The cold-blooded murder of a California Highway Patrol officer on a freeway in Alamo last week was a tragedy in every sense of the word. A decent civil servant lost his life. His family, friends, and colleagues lost an important person in their lives. Law enforcement lost one of its heroic peacekeepers. And finally, civil society lost one of its guardians. In a senseless killing like this, everyone loses. Everyone is a victim of the deranged motorist who fired his Glock point-blank into the head of the uniformed highway patrolman who was there to protect and to serve the public. Every time something like this happens, we all slip a little deeper into chaos and anarchy. Cops feel more vulnerable, less trusting, more anxious in their encounters with the public. And the public now senses danger and feels a little less secure during traffic stops. Law officers should not have to fear civilians. We don’t want them nervously unsnapping their holsters when they walk up to our cars. We don’t want them to think the worst when they approach us. And it’s a two-way street. If you get pulled over, keep your hands in plain view on top of the steering wheel. Do not leap out of your car to confront the officer. Remain calm and cooperative. The lack of trust on both sides can erode the sense of security that all of us, including police officers, should be able to feel as we go about our daily lives. The deadly freeway attack last week was an attack on society as a whole. So let’s all do what we can to make life safe and sane for civilians and those who wear the badge.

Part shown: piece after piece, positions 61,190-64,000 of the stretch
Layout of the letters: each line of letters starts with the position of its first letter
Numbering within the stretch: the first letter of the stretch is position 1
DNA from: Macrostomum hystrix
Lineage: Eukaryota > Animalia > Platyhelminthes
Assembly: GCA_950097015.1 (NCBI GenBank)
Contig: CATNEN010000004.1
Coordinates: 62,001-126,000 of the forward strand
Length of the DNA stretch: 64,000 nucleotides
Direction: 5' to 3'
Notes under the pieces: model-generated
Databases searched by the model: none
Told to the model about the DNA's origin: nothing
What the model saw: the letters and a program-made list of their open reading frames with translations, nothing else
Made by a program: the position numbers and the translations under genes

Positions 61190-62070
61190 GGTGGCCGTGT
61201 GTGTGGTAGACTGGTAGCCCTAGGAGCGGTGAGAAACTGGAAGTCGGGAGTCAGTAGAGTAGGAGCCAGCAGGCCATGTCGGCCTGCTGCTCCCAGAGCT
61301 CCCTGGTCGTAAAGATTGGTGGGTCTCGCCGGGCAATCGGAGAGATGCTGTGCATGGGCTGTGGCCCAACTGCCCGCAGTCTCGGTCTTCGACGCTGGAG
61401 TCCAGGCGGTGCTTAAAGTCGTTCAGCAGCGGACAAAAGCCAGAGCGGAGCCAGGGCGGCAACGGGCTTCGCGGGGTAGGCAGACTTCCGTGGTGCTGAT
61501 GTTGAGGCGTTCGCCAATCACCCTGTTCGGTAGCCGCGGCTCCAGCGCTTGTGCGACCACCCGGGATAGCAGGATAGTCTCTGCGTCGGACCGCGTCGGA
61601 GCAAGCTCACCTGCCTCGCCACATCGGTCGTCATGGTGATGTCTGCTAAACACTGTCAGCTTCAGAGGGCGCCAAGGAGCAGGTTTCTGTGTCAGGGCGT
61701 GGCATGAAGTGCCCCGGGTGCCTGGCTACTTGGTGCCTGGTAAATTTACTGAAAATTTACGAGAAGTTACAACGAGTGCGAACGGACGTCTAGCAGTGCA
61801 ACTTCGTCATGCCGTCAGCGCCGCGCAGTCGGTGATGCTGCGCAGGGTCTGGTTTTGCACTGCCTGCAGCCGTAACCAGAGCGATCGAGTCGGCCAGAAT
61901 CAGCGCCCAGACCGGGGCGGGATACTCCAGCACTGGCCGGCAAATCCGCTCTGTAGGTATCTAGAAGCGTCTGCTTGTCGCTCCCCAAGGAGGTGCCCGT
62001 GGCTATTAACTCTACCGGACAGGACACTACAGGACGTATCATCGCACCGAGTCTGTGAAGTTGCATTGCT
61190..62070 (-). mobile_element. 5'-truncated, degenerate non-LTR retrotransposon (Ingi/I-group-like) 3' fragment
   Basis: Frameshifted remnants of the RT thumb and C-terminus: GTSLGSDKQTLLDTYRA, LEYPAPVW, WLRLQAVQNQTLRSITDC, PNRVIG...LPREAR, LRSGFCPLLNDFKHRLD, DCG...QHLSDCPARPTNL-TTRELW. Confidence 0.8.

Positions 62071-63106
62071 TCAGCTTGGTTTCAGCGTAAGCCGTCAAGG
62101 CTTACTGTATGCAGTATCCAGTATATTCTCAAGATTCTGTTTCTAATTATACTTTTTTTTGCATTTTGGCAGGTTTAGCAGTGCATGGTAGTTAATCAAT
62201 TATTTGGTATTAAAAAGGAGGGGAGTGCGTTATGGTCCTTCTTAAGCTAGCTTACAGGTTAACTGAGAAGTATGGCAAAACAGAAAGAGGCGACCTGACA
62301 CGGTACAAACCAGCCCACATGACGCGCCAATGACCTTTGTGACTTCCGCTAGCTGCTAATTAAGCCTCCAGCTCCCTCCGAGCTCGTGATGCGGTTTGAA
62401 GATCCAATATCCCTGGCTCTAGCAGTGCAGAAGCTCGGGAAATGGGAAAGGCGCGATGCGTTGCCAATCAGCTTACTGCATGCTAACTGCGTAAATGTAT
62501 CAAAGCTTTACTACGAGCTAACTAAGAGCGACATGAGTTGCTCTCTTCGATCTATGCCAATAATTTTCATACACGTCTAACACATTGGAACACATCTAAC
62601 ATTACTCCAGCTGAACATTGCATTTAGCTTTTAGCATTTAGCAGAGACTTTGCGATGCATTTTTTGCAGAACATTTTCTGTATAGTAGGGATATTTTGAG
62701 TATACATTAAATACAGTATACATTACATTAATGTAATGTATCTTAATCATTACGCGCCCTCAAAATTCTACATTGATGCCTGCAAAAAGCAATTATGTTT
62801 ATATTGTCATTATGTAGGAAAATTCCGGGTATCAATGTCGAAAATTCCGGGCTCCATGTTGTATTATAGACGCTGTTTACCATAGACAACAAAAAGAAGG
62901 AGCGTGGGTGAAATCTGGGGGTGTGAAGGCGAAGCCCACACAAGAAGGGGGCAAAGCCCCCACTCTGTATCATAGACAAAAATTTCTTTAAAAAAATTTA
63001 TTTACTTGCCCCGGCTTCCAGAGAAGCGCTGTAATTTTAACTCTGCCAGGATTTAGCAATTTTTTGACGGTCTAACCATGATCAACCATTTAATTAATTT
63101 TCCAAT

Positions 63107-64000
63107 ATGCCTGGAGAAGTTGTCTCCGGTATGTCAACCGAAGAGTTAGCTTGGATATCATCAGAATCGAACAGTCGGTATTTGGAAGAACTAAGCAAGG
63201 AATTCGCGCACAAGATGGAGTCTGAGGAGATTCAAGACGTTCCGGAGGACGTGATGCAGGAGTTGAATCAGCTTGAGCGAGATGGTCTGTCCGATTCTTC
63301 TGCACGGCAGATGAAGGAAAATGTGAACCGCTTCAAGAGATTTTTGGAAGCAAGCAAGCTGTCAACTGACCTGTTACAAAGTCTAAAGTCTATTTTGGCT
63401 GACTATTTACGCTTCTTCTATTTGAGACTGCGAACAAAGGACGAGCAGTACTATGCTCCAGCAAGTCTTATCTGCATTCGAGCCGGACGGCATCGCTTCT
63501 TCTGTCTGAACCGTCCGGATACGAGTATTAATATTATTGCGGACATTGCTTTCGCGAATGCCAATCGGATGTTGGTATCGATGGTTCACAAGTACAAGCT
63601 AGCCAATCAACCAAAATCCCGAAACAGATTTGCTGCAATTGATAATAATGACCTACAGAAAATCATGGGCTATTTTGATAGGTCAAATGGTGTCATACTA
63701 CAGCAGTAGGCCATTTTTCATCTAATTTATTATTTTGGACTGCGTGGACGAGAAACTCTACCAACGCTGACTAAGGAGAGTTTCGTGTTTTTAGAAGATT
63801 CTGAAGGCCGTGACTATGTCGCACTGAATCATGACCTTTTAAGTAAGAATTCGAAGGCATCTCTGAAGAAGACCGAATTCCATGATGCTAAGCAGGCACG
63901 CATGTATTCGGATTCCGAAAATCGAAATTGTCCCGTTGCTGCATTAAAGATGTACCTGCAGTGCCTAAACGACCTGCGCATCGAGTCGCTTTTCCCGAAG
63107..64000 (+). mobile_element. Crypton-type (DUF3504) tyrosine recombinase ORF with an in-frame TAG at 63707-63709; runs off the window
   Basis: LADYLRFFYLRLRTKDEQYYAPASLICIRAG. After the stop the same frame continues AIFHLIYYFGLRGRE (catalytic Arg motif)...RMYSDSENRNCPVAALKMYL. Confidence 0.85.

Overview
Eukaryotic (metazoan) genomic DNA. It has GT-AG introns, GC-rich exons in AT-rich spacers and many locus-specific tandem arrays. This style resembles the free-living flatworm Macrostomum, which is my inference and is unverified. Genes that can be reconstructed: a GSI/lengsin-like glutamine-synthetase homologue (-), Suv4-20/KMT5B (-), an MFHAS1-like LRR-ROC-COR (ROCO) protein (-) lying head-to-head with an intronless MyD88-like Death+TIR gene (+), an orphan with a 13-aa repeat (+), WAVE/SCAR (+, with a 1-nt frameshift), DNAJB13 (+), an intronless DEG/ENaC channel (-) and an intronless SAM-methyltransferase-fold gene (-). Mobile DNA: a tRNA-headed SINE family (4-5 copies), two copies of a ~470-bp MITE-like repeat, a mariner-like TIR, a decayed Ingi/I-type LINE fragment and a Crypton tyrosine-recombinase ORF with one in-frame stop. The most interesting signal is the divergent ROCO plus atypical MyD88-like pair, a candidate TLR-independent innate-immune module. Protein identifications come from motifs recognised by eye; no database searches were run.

John Maybury, Editor and Publisher